By Sarah Cowgill*
Tensions are once again high between the U.S. and North Korea as ongoing talks to denuclearize have slid from promising peace one short year ago to name calling against U.S. Secretary of State Mike Pompeo. The recent dust-up involved North Korea’s Foreign Ministry official, Kwon Jong Gun, stating he would only speak with a “person who is more careful and mature.”
Jong Gun released his latest salvo to state run Korean Central News Agency lambasting Pompeo for “letting loose reckless remarks and sophism of all kinds against us every day.” He later admitted they had recently tested a new tactical weapon – a component of armament that Kim Jong Un says “will be a great historic event in strengthening the combat capability of the People’s Army.”
So much for the good vibrations of the first-ever summit between Washington and Pyongyang in Singapore and the continued talks in Hanoi. The Hanoi diplomatic junket ended rather abruptly without success after Trump proposed a “big deal,” in which sanctions would be lifted if North Korea handed over all its nuclear weapons to the United States – flat out rejecting the stair step approach presented by Kim.
What Prompted This Latest Dust-Up?
It appears negotiations are stalling over miscommunications and hurt feelings from the unsuccessful Hanoi meeting. Kim Jong Un recently stated that the U.S. has until the end of the year to offer “mutually acceptable terms” for an ongoing agreement to finalize the denuclearization deal.
Pompeo claims the two powers agreed to complete the entire process – including inspections – by the end of 2019:
“I saw Chairman Kim’s statement. President Trump is determined to move forward diplomatically, right. This is the outcome we’re looking for: Chairman Kim made a promise in June of last year in Singapore. He made a commitment to denuclearize. He’s made that same commitment to me now a handful of times in person … He said he wanted it done by the end of the year. I’d love to see that done sooner.”
And then Pompeo took it a step too far – at least where sensitivity in diplomacy is concerned. Last week, during a U.S. Senate subcommittee hearing, he was asked a loaded question: Did he believe Kim to be a “tyrant?” Missing the memo to not throw kerosene on a burning ember, he replied, “Sure, I’m sure I’ve said that.”
The resulting flames were spectacular, causing an immediate rebuking of Pompeo by Kwon Jong Gun, who sniped back, saying the Secretary “spouted reckless remarks, hurting the dignity of our supreme leadership … to unveil his mean character.”
Unable to reign in his anger, he demanded Pompeo be ousted from ongoing negotiations with this picture painting retort: “The table will be lousy once again and the talks will become entangled.” He added that the recent dismal results of the Hanoi summit “gives us a lesson that whenever Pompeo pokes his nose in, the talks go wrong without any results.”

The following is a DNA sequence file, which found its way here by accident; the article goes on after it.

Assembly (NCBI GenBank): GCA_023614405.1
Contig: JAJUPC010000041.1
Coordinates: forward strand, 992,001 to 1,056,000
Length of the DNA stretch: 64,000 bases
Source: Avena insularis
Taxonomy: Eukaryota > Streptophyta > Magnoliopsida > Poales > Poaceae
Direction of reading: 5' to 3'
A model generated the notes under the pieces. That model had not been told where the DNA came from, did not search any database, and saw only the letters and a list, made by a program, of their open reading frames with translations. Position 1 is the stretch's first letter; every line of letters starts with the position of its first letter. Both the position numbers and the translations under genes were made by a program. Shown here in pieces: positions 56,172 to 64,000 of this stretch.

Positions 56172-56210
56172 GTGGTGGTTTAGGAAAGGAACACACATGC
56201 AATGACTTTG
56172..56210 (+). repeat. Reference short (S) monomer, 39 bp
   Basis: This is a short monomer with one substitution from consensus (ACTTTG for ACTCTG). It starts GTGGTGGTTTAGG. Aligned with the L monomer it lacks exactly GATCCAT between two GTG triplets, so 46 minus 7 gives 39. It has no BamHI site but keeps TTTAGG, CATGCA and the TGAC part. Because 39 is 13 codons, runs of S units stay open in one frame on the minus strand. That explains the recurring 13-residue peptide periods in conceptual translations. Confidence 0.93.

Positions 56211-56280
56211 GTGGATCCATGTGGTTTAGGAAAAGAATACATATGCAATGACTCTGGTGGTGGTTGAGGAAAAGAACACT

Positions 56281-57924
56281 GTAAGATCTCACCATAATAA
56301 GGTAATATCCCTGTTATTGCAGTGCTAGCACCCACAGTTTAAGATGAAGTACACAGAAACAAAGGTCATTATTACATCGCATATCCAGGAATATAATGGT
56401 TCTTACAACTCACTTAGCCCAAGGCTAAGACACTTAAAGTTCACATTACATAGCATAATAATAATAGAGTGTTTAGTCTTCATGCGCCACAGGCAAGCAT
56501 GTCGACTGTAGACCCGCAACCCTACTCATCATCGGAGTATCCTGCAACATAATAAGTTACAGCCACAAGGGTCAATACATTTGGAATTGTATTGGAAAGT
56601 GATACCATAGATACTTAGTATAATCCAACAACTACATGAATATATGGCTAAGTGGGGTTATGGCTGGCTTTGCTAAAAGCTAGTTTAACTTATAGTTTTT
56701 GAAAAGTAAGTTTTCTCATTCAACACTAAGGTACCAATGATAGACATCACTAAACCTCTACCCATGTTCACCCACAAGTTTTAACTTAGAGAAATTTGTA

Yes, it appears this latest set back is of a very personal nature.
What to Expect
It appears the bromance that bloomed with such sweetness between Trump and Kim Jong Un is heading toward disaster. Critics of North Korea claim there is ongoing activity in the nation’s main nuclear site, suggesting the country could be reprocessing radioactive material into bomb fuel – breaking a major treaty with the U.S. and the rest of world.
Kim Jong Un has claimed in the past that he has a nuclear bomb small enough to fit on a long-range missile as well as ballistic missiles that might have enough range to reach the shores of the United States. And that fact alone plays into National Security Advisor John Bolton’s beliefs that no such disarmament deal can be reached. Bolton is sticking to his guns that no third summit is likely unless North Korea gives up its nukes.
Speaking with Bloomberg News, Bolton spoke without much of an ambassadorial filter: “The president is fully prepared to have a third summit if he can get a real deal. I wouldn’t say we could say that at this point.”
For now, the armistice between North Korea and the United States appears to be on the rocks. But with the gigantic personalities of both world leaders in the mix, there may be a revival of the biggest deal struck for the Korean peninsula since Harry Truman was president.
*About the author: National Columnist at LibertyNation.com. Sarah has been a writer in the political and corporate worlds for over 25 years. As a sought-after speech writer, her clients included CEOs, U.S. Senators, Congressmen, Governors, and even a Vice President. She’s worked as Contributing Editor at Scottsdale Life, a news reporter for the Journal and Courier, and guest opinion political writer for numerous publications nationwide. A born storyteller, Sarah has published a full-length book and is currently finishing a quirky, sarcastic, second novel.
Source: This article was published by Liberty Nation